At least eight people are dead and 56 have been injured following a bomb blast on a bus in the Russian city of Togliatti. VOA Moscow Correspondent Peter Fedynsky reports that local authorities are treating the explosion as a possible act of terrorism.
The bomb exploded at a busy intersection in downtown Togliatti, a city of about 700,000 people and home to AvtoVaz, Russia's largest car maker. Most of the injured were college students, and a small child is reported among those killed.
A spokesman for the local rescue service, Andrei Derbenev, says the explosion shattered windows on nearby residential buildings. Law enforcement officials say the blast had the equivalent of up to two kilograms of TNT.
Officials are ruling out a gas tank explosion, because the bus is reported to have run on diesel, a less volatile fuel. They are also trying to learn if the bomb was carried on board by a passenger, whether it was attached on the floor or underside the bus, or whether it was laid in its path.
Vladimir Artyakov, the governor of Samara Province, the region of southern Russia that includes Togliatti, says the basic premise of an investigation into the blast is terrorism.
The governor's spokesman, Ivan Skrylnik, told VOA the explosion involves three legal charges.
Skrylnik says a criminal case has been launched involving terrorism, premeditated murder, and illegal production of an explosive device.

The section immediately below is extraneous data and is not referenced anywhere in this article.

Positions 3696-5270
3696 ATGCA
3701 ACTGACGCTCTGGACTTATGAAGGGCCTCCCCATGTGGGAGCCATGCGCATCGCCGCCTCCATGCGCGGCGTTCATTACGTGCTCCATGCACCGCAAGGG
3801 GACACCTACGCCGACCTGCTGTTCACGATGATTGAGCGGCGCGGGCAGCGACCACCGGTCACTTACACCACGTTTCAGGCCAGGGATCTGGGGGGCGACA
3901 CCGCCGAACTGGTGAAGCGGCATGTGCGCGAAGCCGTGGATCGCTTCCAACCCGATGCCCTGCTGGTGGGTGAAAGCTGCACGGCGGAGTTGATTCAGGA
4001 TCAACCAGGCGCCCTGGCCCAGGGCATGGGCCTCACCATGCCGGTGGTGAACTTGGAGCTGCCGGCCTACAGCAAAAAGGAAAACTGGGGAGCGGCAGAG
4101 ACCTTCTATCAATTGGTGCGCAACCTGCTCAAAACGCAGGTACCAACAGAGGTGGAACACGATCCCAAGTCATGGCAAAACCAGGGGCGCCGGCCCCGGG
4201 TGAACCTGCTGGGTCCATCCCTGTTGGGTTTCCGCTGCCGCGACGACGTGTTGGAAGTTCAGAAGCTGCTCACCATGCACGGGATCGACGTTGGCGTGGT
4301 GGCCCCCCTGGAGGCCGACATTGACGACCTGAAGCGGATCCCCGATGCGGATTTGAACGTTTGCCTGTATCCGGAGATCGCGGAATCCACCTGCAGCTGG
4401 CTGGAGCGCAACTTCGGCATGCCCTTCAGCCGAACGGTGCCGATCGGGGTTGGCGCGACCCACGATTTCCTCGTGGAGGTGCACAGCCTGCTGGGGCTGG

Togliatti has a reputation for violence involving organized crime groups that compete for influence in the city. The governor's spokesman declined to comment on whether any such group may have been involved in the blast.
Samara province has not been known for terrorist attacks of the kind that occur in the Caucasus region more than 1,000 kilometers southwest of Togliatti.
But the Interfax News Agency quotes a source close to the investigation as saying authorities do not exclude the possibility that Wahabbi or other Islamic extremists may be involved in the blast. Samara province has a substantial Muslim population.
President Putin has sent a top federal investigator from Moscow to help conduct the inquiry.